As US Secretary of State John Kerry prepares for a visit to China this weekend, Taiwanese activists have urged him to press Beijing for a better deal for Taipei.
They are asking him to be “proactive and creative” in US support for Taiwan.
Formosan Association for Public Affairs (FAPA) president Mark Kao (高龍榮) in a letter also asked Kerry to abandon Washington’s “outdated ‘one China’” policy.
The policy has left Taiwan “dangling in an increasingly isolated international position,” he said.
Kao “implored” the US secretary of state to adopt a “one China, one Taiwan” policy that emphasized that Taiwanese have the right to determine their own future.
The US Department of State did not comment on the letter on Monday, but a source confirmed that Taiwan was likely to be raised during Kerry’s talks with the Chinese leadership.
Currently in the Middle East, Kerry is set to be in Beijing on Saturday and Sunday and is also due to visit Japan and South Korea.
This will be his first visit to Asia as secretary of state.
North Korea and concerns that Pyongyang is preparing for a fourth nuclear test and a missile launch are expected to top Kerry’s agenda.
Chinese Ministry of Foreign Affairs spokesman Hong Lei (洪磊) said on Monday that the two sides would exchange views on China-US relations and international and regional issues of “common interest.”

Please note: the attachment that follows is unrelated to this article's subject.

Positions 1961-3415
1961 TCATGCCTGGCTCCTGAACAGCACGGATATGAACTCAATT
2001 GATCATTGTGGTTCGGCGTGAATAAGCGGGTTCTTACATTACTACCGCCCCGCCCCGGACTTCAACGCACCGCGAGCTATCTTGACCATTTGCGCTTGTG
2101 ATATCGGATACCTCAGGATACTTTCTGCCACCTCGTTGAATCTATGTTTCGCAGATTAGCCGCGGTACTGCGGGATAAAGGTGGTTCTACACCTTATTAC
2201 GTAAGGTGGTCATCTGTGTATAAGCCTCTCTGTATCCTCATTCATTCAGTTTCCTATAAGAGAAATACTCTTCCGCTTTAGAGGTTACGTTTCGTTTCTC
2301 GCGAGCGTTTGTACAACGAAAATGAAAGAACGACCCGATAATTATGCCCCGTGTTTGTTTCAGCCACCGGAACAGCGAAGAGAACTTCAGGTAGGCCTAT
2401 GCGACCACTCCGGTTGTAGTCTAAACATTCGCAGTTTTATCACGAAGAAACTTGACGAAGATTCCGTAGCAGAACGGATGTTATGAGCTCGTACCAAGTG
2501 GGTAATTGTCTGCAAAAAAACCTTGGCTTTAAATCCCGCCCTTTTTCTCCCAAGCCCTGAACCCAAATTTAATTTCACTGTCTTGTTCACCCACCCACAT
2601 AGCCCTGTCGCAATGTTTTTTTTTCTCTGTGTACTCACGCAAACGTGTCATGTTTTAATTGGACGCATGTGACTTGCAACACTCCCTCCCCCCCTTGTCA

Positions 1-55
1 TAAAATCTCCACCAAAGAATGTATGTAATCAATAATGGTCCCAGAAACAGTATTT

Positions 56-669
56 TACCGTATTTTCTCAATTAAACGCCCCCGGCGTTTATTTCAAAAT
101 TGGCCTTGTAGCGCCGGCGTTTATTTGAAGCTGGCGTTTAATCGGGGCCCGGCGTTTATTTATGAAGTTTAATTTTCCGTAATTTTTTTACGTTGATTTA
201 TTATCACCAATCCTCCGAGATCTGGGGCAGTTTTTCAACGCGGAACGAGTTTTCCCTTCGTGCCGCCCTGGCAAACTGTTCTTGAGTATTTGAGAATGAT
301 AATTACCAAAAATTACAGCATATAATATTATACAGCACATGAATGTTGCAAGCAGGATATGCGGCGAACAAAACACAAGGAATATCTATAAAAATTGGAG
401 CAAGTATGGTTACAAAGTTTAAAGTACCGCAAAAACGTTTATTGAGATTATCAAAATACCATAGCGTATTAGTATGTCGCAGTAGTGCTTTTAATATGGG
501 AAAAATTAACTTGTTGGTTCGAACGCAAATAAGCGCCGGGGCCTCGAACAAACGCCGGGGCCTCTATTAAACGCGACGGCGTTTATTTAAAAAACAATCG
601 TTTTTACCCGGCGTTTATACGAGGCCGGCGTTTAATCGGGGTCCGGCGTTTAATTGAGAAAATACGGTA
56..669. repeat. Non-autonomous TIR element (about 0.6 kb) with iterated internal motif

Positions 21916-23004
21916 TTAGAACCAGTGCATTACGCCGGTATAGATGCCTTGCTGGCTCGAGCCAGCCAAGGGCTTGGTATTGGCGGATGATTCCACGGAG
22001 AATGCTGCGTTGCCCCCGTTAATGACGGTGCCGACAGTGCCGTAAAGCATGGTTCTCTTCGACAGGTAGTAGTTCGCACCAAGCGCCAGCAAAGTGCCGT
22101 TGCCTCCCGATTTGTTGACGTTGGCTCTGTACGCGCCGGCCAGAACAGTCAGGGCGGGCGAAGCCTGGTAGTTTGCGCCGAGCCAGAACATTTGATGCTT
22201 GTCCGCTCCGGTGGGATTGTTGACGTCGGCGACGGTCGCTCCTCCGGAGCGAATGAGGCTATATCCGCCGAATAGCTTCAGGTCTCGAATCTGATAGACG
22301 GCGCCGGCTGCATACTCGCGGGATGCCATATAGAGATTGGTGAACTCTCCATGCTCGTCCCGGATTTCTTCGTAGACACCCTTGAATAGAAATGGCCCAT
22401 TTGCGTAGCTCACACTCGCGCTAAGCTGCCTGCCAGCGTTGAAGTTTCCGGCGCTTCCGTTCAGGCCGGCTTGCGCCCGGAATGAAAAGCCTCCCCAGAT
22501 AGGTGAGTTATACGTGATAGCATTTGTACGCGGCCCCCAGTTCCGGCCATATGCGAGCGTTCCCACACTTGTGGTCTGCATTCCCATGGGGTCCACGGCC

Kao said he understood that in order to resolve many of the world’s major problems, the US needed to engage China.
“But the experience of previous US governments under presidents Nixon, Carter, Clinton and Bush shows that all too often this was done at the expense of freedom and democracy for Taiwan,” Kao said.
He appealed for Kerry to insist during negotiations with Chinese leaders that Beijing renounce the use of military force against Taiwan and that offensive weapons directed at Taiwan be dismantled.
Only then could Taiwan make a “free and fully democratic decision” on its future.
Kao also said that Taiwan could make “significant contributions” to multinational organizations, such as the UN and the WHO.
“Recent reports about the re-emergence of the H7N9 virus in China illustrate the necessity that Taiwan be given full membership in the latter organization,” he said.
“Infectious diseases know no boundaries and Taiwan’s exclusion from these important bodies not only deprives the world of the benefit of Taiwan’s considerable expertise, but also creates a gap in the global public health system with potentially dangerous consequences,” Kao said.